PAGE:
Life Resumed - One Family's Story
On March 1, 2008, 29-year-old Jason Koger was electrocuted by a downed power line. His wife Jenny found him in the field where it happened. Jason knew he was hurt, but he didn’t think it was that serious.
Jenny says, "During the ride to the hospital, all kinds of thoughts went racing through my head, and I thought, 'I just want him to be able to hold the girls, I want that for him.' At the hospital, I hear a doctor run out—he didn’t know we were there—and he says, 'This kid could lose his hands.' I thought, 'What did he say? This can’t be real.' And then I started praying.
"The doctor comes in and he looks at me and he says, 'Look, there are toxins released in your husband’s body, and if I go in there, and I don’t have your permission to cut off his hands, he’s gonna die.' The thought 'Do I sign or not?' didn’t cross my mind—I signed. Jason alive, without hands, or Jason not here—that’s not an option.
"I knew then that my whole life was going to change, but it wasn’t my life changing that really bothered me, it was my girls, and Jason not being able to do stuff with the girls."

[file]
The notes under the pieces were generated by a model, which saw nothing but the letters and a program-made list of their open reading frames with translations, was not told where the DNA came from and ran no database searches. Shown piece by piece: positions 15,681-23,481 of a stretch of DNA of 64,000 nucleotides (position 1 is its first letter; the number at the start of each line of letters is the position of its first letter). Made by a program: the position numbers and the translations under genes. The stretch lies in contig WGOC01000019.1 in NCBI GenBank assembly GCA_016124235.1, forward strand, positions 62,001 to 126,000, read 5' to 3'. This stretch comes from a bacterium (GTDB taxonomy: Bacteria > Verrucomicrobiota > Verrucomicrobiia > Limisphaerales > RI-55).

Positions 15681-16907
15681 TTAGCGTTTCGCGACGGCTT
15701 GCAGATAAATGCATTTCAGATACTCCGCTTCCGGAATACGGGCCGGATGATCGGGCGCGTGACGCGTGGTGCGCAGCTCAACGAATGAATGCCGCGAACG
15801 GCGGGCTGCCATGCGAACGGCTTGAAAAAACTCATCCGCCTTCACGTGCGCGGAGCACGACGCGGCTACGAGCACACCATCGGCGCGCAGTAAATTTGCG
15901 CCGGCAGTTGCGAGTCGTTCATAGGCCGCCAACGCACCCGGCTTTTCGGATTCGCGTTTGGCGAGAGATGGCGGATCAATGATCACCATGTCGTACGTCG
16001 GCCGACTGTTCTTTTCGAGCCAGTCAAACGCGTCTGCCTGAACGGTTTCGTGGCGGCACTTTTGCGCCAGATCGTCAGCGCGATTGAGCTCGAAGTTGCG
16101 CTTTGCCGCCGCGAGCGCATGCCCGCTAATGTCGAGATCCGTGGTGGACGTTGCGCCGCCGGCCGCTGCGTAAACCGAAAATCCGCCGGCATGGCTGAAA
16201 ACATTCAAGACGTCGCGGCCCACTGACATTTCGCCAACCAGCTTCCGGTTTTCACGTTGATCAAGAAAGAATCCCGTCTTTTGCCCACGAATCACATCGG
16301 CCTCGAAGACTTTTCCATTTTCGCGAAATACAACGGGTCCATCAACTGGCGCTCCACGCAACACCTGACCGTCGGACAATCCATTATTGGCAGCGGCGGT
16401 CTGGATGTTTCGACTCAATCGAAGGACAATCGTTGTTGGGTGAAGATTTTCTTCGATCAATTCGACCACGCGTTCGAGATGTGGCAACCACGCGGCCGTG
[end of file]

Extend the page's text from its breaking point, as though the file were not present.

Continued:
Jason recalls, "When I woke up three days later, my dad walked in and looked at me and I said, 'How bad is it?' He said, 'Well, Jason, we’ll get through it. You’ve lost both your hands.' I knew at that minute God gave me the opportunity to keep my life, and that meant more than anything, because I knew that I needed to be here for my wife and my two little girls, to be able to support them, and with me not having my hands, well, I could get through that one way or another."
Jenny says, "The first time we tried to go anywhere, it took me 4 hours just to get everybody ready, I had to give everybody a bath, I had to get everybody dressed, then I had to feed everybody."
"You learn all over again," Jason adds. "How to dress yourself, everything that a baby would have to learn. Nothing is as easy as it was with hands or as fast, but until I got my prostheses, I thought somebody would have to wait on me all the time."
Fellow bilateral amputees helped Jason learn to do things it had taken them 16 years to do. He credits them with his rapid progress. Less than a year after his accident, he was doing everything—dressing himself, driving, and hunting, including building a deer stand.
Jenny says, "Three years later, and we're getting better every day."
Jason says, "The most important thing to me is that I can still hold my little girls. To walk around and look down at them holding my hands has been very humbling. I know with all the research going on, prosthetics are only getting better. Living without hands, in my opinion, was impossible, but since I've gotten prostheses, anything is possible."